Parietal Lobes: part of the “cerebral cortex”  posterior to the “central sulcus.” (Kolb, 6) Bounded “anteriorly” by the central sulcus. (Blumenfeld, 24) 

Primarily involved in processing “touch,”  “muscle,” and “joint” information from the body and combining it with “vision,”  “hearing,” and “balance” to give you a rich “multimedia” understanding of your ‘corporeal’ self and the world around it. (RamachandranTTB, 19) Involved in processing spatial information. (Goldberg, 25-26) Have important “brain maps.” (Blakeslee, 10) Knowledge of the “motor” program corresponding to the use of common objects is stored here, mostly in the left “hemisphere.” Deal mainly in physical sensation, the space on and around the body, and spatial relations in three dimensions. (Ramachandran, 44) Central spatial orientation organs of the brain. Format motor commands, output commands, for the muscles which allow the body to be oriented in space with respect to the stimuli in the environment. When you navigate in the world, when you look around in the world, when you decide what parts of the world to pay attention to, it is the parietal lobes that are doing the bulk of the work. (Rose, Episode 1 Anthony Movshon) Regions where abstract concepts, “visual imagery,” and complex thinking take place. In a sample (of Einstein’s brain tissue) from the parietal cortex, the number of glial cells was ‘off the charts.’ (Fields, 7) Damage in this area (for example from “stroke” or “Alzheimer’s Disease”) can cause “ideational apraxia” and its sub form “dressing apraxia.” (Ramachandran, 44) Damage commonly results in a phenomenon called “hemispatial neglect” where the patient loses awareness of the left half of visual space. Also may result in “somatoparaphrenia.” (RamachandranTTB, 19) (The) left parietal lobe is involved in processing grammar. (Goldberg, 26) (The) right parietal lobe is involved in creating a mental model of the spatial layout of the outside world. (These Include) your immediate ‘environs,’ plus all the locations (but not identity) of objects, hazards, and people within it, along with your physical relationship to each of these things. (RamachandranTTL, 20)

Inferior Parietal Lobule: divides into the “supramarginal gyrus” and the “angular gyrus.” Both straddle a “sulcus.” (Fisch, 278) Associated with imagery, “memory,” and “attention.” Functional studies have implicated (this region) in ‘visuospatial’ processing. (Friedman, 1) People with damage to this area, especially on the dominant (usually left) side of the brain, lose the ability to recognize words and letters and cannot spell or calculate. (Fields, 5) Lesions (here) can produce right-left confusion, “finger agnosia” and difficulties with written language. (Blumenfeld, 43) Editor's note - includes Brodmann areas 39 and 40.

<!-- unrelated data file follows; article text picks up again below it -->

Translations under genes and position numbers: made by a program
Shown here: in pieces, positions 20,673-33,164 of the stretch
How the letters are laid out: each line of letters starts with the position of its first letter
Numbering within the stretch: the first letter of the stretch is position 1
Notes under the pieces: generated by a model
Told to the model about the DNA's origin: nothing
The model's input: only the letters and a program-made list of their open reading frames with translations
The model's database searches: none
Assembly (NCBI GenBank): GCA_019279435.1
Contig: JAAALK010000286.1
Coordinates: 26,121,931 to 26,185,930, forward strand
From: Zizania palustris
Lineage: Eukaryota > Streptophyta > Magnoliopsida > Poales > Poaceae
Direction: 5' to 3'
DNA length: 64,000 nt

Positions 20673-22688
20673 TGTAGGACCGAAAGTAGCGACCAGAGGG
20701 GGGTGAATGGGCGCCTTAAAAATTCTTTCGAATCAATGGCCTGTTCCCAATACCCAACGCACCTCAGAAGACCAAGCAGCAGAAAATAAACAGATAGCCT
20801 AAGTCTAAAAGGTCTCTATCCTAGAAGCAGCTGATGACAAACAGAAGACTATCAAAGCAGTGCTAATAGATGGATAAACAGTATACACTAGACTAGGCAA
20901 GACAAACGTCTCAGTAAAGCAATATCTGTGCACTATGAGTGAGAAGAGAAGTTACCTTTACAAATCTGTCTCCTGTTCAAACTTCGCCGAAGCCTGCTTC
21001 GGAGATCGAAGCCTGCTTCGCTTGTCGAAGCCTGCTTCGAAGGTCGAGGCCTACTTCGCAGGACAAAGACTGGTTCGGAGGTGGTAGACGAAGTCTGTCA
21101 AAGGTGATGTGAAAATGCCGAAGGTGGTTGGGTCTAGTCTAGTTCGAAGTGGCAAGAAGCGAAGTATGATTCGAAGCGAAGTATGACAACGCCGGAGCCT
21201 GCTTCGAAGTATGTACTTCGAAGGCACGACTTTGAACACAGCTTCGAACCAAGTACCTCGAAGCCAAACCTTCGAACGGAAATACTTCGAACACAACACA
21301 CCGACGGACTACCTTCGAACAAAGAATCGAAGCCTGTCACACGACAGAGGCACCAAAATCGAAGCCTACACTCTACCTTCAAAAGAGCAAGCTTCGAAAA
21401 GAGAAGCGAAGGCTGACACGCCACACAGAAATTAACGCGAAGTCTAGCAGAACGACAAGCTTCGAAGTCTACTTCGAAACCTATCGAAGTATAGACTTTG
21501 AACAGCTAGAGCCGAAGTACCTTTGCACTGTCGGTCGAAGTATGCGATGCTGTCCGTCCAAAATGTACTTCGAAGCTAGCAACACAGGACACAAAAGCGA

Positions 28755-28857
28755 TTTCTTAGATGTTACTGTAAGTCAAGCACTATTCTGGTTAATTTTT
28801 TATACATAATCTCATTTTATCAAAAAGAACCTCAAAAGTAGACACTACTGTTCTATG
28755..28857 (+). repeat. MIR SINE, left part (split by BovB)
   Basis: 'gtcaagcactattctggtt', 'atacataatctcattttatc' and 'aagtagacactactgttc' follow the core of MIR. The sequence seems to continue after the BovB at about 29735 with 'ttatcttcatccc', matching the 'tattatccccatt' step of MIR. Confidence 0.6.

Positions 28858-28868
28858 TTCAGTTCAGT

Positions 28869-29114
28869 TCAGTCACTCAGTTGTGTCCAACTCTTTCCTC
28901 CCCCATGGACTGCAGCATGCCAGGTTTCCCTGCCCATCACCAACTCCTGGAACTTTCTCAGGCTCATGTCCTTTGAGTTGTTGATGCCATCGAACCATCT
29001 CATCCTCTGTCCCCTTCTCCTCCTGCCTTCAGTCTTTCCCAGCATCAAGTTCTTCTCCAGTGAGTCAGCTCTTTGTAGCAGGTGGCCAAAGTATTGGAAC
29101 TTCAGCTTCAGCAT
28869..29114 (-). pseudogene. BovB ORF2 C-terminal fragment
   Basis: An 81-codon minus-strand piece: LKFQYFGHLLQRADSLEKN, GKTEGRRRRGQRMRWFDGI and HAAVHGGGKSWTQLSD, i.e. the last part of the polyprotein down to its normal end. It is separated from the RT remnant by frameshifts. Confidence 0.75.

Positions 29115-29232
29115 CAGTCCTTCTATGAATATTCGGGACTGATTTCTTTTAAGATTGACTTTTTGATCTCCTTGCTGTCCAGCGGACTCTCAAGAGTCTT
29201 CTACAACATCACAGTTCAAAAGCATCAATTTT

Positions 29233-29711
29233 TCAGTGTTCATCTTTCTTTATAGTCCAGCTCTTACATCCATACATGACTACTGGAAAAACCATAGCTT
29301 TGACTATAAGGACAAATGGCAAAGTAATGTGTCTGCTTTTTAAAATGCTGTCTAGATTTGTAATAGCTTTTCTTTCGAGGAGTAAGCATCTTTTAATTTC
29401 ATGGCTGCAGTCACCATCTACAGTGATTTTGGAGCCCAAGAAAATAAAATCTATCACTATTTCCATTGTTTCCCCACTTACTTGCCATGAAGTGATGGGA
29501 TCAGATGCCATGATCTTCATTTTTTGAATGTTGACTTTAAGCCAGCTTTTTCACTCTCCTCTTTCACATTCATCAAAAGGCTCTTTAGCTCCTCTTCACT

Angular Gyrus: surrounds the end of the “superior temporal sulcus.” (Blumenfeld, 25) Receives visual input. (Patestas, 72) Somehow necessary for numerical computational tasks (not known how) but is not needed for other abilities such as "short-term memory,"  “language” or humor. Nor is it needed for understanding the numerical concepts underlying such computations. (Ramachandran, 19)

Left Angular Gyrus: part of the “left hemisphere” where the "temporal" and parietal lobes come together. Involved in processing complex statements establishing relations between things. (Goldberg, 29) Involved in arithmetic, abstraction, and aspects of language such as word finding and “metaphor.” Lesions (here) eliminate abstract skills like reading, writing, and arithmetic. (RamachandranTTB, 20)

Right Angular Gyrus: part of the “temporal parietal junction.” A brain region which gives you the sense of being localized within your own body. Zap it (with an electrode) and you may have an ‘out-of-body experience.’ (Blakeslee, 205)

Supramarginal Gyrus: envelopes the “posterior” end of the “sylvian fissure.” Wraps around it in an upside-down ‘U-shape.' (Fisch, 278) Integrates auditory, visual, and “somatosensory information." (Patestas, 72)

Left Supramarginal Gyrus: conjures up a vivid image of intended skilled actions and executes them. Injury (here) hinders you from orchestrating skilled movements. (RamachandranTTB, 20)

Postcentral Gyrus: most “anterior” portion of the parietal lobes. (Blumenfeld, 25) The (major) area to which primary somatosensory information is channeled. (Patestas, 72)

Posterior Paracentral Lobule: a continuation of the postcentral gyrus. (Patestas, 72) Lies between the “central sulcus” and the marginal branch of the “calcarine sulcus.” The medial extension of the postcentral gyrus. Contains the ‘leg' component of the “sensory homunculus.” (Fisch, 282) Also referred to as the ‘posterior paracentral gyrus.’

Precuneus: (located) just in front of the “cuneus.” (Blumenfeld, 25)  Located between the marginal branch of the “cingulate sulcus” and the “parieto-occipital Sulcus.” The major gyrus of the medial parietal lobe. (Fisch, 282)

Superior Parietal Lobule: an association area involved in somatosensory function. (Patestas, 72)

Posterior Parietal Association Area: function is ‘visuomotor’ and “perception.” (Blumenfeld, 31)

Right Superior Lobule: (partly) responsible for constructing your “body image” - the vivid mental awareness you have of your body’s configuration and movement in space. (RamachandranTTB, 20)